Review: Madhuban Authentic Indian Cuisine
When I eat at places like Madhuban Authentic Indian Cuisine I become extremely confused when I hear people tell me that they don’t like Indian food. What the hell is wrong with you people? You must just not know what to order. I once ate an Indian curry while in Malaysia that completely shut all of my mental capacities down from its amazing deliciousness. Madhuban isn’t quite that good, but it is good enough to make me swear when eating it, and I can’t come up with a higher compliment than that. So for all you Indian food haters out there, get over yourself, go to Madhuban, and eat the following:
Madhuban Boise Offers Free Palette Tinglers
When you take your seat, you will find three little jars on your table with spoons sticking out of them. Your server will then promptly bring you a large piece of crispy flat-bread. The flat-bread is heavily flavored with cumin seeds, and is more like a cracker than a bread. It is to be eaten with the contents of the three little jars.
Those contents happen to be different chutneys, and they are fun. The Green is pureed mint (and maybe parsley), with some green chili for a kick Yes, it is hot. But the deep read chutney next to it is sweet and has a nice mild chili and sweet spice flavor which perfectly cools your tongue down after the Green. The two are exceptional while bouncing back and forth between them on your cracker bread. But stay away from the third bottle of chunky pickled disgustingness. I don’t know what the spice is they put in this stuff, but it is truly awful.
Madhuban Boise Serves up Incredible Naan
Next up is the Naan. Naan is a traditional Indian bread that is cooked on the side walls of a very hot tandoor oven. It cooks very quickly and usually gets tiny little char marks on it. Madhuban offers a good selection of plain and flavored naan. But do yourself a favor and order the Coconut Naan. This is hands down the best naan I’ve ever had anywhere. It is loaded with sweet shredded coconut and a touch of cilantro. I thought the cilantro would ruin it, but it was surprisingly perfect with the coconut. The naan is very most, very flaky, has a touch of crunch from the tandoor, and is just awesome. The whole thing is kicked up a level with the melted ghee (clarified butter) they spread all over the top. So damn good!
Madhuban Provides Pungent Flavored Basmati Rice with their Entrees
Pungent indeed. This stuff is loaded with whole cumin seeds and cooked with cinnamon sticks. It’s strong, but works alright with their dishes. I really admire the texture though. The grains are completely separated from each other, and it is not mushy at all, nor is it dried out. This may be due to the oil they toss it with, but I admire a well served plate of rice. I might prefer a touch less cumin seeds, but its good none the less.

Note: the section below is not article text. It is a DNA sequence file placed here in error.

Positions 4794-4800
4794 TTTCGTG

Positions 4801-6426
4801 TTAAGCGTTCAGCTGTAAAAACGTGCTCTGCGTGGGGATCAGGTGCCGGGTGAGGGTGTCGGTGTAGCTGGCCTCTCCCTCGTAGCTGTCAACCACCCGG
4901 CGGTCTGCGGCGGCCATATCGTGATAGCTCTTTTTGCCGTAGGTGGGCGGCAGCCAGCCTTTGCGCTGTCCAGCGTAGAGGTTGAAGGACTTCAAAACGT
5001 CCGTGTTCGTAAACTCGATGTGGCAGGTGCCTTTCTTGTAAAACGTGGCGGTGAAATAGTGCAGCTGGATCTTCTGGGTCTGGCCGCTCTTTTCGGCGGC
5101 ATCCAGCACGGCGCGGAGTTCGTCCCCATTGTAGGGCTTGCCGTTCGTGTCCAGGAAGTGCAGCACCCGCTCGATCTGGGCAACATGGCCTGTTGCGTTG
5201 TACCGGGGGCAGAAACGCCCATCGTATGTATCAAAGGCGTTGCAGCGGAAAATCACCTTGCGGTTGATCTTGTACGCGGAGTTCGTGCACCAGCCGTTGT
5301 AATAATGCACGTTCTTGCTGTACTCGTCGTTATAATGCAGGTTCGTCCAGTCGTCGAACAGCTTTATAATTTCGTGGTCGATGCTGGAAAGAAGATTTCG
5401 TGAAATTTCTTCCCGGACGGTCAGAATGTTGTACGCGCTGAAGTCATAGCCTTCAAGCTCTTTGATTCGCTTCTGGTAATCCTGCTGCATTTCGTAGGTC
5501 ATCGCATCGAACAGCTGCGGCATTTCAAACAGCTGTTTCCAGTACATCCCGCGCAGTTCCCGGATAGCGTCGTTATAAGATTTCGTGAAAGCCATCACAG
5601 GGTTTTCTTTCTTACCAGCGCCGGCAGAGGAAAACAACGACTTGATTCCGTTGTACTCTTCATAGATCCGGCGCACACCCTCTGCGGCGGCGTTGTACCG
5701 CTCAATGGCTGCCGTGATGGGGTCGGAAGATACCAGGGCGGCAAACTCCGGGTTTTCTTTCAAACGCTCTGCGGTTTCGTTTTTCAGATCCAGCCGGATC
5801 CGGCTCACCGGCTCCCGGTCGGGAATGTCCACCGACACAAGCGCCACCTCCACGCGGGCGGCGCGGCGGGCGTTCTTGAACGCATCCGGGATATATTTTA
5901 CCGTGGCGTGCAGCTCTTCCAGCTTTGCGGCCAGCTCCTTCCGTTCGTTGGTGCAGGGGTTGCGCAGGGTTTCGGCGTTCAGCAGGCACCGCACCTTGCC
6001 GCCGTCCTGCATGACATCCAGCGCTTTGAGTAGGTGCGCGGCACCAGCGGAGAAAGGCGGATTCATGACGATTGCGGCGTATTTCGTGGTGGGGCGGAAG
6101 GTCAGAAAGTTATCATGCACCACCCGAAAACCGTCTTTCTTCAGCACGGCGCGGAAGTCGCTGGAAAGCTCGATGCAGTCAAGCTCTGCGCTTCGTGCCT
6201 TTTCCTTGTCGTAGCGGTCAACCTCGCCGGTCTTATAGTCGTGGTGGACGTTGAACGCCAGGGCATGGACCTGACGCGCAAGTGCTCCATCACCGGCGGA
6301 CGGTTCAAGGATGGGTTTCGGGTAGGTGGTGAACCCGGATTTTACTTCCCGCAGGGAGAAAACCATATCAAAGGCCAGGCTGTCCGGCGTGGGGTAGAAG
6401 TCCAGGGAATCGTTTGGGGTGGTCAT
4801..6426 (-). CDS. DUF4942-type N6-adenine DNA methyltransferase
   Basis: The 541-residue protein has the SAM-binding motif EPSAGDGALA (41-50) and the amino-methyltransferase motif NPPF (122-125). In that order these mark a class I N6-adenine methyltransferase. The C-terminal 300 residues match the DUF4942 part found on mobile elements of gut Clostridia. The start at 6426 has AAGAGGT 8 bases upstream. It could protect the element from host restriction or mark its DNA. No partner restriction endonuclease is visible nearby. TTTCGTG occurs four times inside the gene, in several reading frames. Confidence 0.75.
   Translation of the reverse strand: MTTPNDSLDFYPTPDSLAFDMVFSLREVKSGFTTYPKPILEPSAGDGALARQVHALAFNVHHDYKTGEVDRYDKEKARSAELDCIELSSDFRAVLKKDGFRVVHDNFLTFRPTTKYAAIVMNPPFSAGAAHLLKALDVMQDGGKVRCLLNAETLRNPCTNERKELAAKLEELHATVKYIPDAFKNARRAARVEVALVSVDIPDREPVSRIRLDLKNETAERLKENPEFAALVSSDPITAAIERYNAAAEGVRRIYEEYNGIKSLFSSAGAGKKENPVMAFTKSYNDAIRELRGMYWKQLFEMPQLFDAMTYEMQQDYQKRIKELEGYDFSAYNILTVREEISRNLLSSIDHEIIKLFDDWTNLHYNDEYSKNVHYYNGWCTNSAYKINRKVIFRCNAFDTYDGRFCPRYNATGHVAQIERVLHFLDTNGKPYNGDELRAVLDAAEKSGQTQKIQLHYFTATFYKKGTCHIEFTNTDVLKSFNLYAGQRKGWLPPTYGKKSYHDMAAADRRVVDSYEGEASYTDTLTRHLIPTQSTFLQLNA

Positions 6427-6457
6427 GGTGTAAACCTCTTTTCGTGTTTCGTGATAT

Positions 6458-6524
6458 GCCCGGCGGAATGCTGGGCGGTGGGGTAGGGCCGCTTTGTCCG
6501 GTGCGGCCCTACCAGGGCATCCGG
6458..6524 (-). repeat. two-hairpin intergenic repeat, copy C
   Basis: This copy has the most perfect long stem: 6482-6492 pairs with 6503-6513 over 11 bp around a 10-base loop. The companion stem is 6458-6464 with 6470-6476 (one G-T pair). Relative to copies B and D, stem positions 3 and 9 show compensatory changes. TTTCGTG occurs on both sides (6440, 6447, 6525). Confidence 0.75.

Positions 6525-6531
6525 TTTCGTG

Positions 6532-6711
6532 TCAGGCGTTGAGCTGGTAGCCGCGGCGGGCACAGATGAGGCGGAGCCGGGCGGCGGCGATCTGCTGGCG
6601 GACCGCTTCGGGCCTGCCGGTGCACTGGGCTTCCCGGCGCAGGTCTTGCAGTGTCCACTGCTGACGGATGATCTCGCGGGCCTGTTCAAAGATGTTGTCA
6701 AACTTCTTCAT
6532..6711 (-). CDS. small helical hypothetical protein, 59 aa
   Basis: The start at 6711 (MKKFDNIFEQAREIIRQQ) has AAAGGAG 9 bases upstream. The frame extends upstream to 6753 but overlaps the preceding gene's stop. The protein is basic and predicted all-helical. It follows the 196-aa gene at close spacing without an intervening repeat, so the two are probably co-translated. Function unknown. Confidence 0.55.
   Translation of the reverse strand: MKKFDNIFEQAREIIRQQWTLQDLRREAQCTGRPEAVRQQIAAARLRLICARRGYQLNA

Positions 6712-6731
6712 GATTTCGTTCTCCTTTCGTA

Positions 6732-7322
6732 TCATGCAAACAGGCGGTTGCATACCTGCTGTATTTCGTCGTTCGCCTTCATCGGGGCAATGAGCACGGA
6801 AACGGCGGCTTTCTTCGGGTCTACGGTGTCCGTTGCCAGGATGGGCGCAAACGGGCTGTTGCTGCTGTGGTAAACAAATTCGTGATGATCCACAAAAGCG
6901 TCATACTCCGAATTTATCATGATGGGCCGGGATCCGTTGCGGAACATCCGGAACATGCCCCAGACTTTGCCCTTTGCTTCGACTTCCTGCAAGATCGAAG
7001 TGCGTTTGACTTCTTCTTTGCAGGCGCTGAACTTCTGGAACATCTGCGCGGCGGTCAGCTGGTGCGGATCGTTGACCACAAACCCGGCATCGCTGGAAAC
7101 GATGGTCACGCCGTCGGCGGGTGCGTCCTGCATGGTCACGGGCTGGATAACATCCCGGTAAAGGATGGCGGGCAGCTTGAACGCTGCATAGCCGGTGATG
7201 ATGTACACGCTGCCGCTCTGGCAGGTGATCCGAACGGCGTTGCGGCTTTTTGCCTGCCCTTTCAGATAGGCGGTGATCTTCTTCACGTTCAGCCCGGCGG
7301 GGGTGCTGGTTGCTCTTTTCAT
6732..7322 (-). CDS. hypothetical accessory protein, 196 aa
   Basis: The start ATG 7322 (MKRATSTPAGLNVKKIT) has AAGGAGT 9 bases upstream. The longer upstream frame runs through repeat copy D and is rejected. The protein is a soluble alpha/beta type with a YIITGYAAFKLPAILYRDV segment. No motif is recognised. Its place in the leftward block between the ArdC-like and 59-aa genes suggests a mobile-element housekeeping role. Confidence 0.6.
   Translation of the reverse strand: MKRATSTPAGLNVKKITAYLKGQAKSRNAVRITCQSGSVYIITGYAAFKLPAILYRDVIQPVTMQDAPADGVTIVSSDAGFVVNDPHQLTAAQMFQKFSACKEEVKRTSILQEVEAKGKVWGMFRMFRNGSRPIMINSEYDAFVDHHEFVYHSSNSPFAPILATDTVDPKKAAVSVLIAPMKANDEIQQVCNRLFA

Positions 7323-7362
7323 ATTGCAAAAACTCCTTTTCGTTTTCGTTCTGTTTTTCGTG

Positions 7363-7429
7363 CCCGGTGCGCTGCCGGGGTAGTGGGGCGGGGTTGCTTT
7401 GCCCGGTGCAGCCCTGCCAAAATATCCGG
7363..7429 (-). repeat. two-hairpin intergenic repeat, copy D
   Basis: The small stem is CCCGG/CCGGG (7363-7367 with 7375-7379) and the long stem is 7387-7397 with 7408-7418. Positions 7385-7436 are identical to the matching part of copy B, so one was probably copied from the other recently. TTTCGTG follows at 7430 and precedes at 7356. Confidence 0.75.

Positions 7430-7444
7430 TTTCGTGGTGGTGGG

Madhuban Boise’s Best Dish is their Butter Chicken
This reminds me of that chicken curry I ate in Malaysia, but is completely different at the same time. Madhuban doesn’t call theirs Butter Chicken, but rather use the more authentic name of Makhani Chicken. Butter Chicken is practically Great Britain’s national dish, and I bet Madhuban’s would do the Brit’s proud.
I ordered mine with medium heat, which was plenty hot enough. The chicken is tandoori chicken (marinated with yogurt, garam masala, and other spices), which is very moist. It is diced up and stewed in an amazing rich bright orange colored curry gravy. The gravy is very savory, has a nice butter flavor, and is mildly sweet.
Above the gravy’s mild sweetness, there are awesome little sweet hits now and then which come from golden raisins which are tossed into the dish. They were fantastic in there. There are also fresh chilies, tomato puree, ginger, and cream present in the curry, as well as some desiccated coconut. Good good good! It is especially delicious sopped up with the coconut naan. Oh my gosh, I think I need to go change myself!
Madhuban Boise Has Some Savory Mughlai Curry
Mughlai is a type of Indian cuisine from Northeastern India. Mughlai cuisine likes the use of flavorful spices, and Madhuban sticks with that theme here. The Mughlai Masala is pungent, savory, and very delicious. They offer several versions to choose from, but I went with the combination meat version to sample them all.
The shrimp was very nice with the curry. It was perfectly cooked as well; soft, not rubbery. I would have thought that the delicate flavor of shrimp would get lost in the pungent spices, but it held up remarkable well and may have been my top choice of the meats.
The lamb’s darker gaminess accentuated the masala flavors extremely well. The red meat chunks just seemed right with this dish. But, I think it’s a number two behind the shrimp for me.
The chicken, on the other hand, was the lost little step-child in this dish. It was cooked great, but just wasn’t substantial enough to hold it’s own in the spices. Skip it, and stick with the lamb or shrimp.
Like I said, the Mughlai curry has a lot of spices going on in it. As such, it is a bit grainy from all of them. But the flavor combinations are wonderful. There are big hits of ginger and cardamom mixed with a touch of coriander. These flavors blend with cooked tomatoes and who knows what else. I gotta tell you, it’s damn good.
Madhuban Lunch Buffet
Perhaps the best way to experience Madhuban, and introduce yourself to Indian food if you’re not familiar with it, is to go to Madhuban for lunch. Their lunch buffet has most things on their menu, including their traditional Indian vegetarian dishes. I haven’t had the chance to do the buffet myself yet, but I’ve been told it is pretty awesome and the best way to experience Madhuban’s dishes.
The Bald Gourmet greatly enjoys Indian cuisine and is pleased with Madhuban Restaurant in Boise, Idaho.
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